Ted Kennedy died, which isn’t news anymore, but in the New York Times obituary for him, there is one choice of verb that seems to be either a bad and tasteless joke or at the very least an editing oversight:
One paragraph well into the piece describes Kennedy winning the post as the majority whip of the Senate, and the following paragraph begins:
“He plunged into the new job with Kennedy enthusiasm.”
Fine, in that “plunged” is a good, strong verb, even if it is something of a cliché when talking about starting a job. The real problem is that the entire paragraph reads:
He plunged into the new job with Kennedy enthusiasm. But fate, and the Kennedy recklessness, intervened on July 18, 1969. Mr. Kennedy was at a party with several women who had been aides to Robert. The party, a liquor-soaked barbecue, was held at a rented cottage on Chappaquiddick Island, off Martha’s Vineyard. He left around midnight with Mary Jo Kopechne, 28, took a turn away from the ferry landing and drove the car off a narrow bridge on an isolated beach road. The car sank in eight feet of water, but he managed to escape. Miss Kopechne, a former campaign worker for Robert, drowned.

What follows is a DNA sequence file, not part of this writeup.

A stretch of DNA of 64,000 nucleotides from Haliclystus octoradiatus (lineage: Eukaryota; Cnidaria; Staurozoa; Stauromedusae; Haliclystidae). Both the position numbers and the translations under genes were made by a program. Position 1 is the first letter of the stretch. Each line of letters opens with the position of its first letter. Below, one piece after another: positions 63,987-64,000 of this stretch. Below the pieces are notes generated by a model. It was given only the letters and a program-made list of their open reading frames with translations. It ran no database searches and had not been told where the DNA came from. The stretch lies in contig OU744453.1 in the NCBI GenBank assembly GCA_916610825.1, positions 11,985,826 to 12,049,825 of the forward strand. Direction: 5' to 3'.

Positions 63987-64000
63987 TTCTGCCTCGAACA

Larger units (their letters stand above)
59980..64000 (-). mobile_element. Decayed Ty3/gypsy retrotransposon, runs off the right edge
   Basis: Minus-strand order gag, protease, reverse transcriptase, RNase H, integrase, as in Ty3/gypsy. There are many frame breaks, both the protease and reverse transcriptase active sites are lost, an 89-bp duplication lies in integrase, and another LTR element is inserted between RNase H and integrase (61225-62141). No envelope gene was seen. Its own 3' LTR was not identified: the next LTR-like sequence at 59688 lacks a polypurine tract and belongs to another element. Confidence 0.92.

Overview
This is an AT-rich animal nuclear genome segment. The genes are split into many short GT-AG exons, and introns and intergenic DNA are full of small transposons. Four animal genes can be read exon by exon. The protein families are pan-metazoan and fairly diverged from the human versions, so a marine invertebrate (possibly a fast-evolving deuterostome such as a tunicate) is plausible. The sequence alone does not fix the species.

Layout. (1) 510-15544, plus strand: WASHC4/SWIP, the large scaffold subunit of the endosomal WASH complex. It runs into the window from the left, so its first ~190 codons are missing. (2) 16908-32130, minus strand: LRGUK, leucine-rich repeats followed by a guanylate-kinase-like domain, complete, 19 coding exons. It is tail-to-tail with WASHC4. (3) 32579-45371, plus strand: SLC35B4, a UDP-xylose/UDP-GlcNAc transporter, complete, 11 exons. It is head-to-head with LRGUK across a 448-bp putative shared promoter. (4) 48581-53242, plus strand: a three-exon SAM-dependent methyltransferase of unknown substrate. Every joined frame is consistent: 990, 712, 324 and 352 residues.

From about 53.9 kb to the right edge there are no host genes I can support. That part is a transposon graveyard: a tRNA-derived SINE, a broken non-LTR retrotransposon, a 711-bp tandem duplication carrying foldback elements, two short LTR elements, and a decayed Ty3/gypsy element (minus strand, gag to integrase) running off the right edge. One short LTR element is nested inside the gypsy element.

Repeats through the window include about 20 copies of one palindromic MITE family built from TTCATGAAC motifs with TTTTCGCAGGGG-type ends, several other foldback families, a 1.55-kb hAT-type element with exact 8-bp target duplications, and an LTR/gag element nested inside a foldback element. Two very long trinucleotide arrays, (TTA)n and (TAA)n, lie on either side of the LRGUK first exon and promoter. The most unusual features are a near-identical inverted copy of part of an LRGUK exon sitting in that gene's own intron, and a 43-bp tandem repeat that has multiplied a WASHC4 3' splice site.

So, from majority whip to Chappaquiddick in the space of a period and a capital letter. That first sentence I extracted is the only one in the paragraph that isn’t–directly–about Chappaquiddick and the death of Mary Jo Kopechne. If the first sentence of that paragraph had even been shifted to the end of the previous one, I wouldn’t have this complaint, but to choose the word “plunged” to describe a job a mere sentence before segueing into Kennedy driving a car off a bridge seems at best careless, and at worst, tasteless.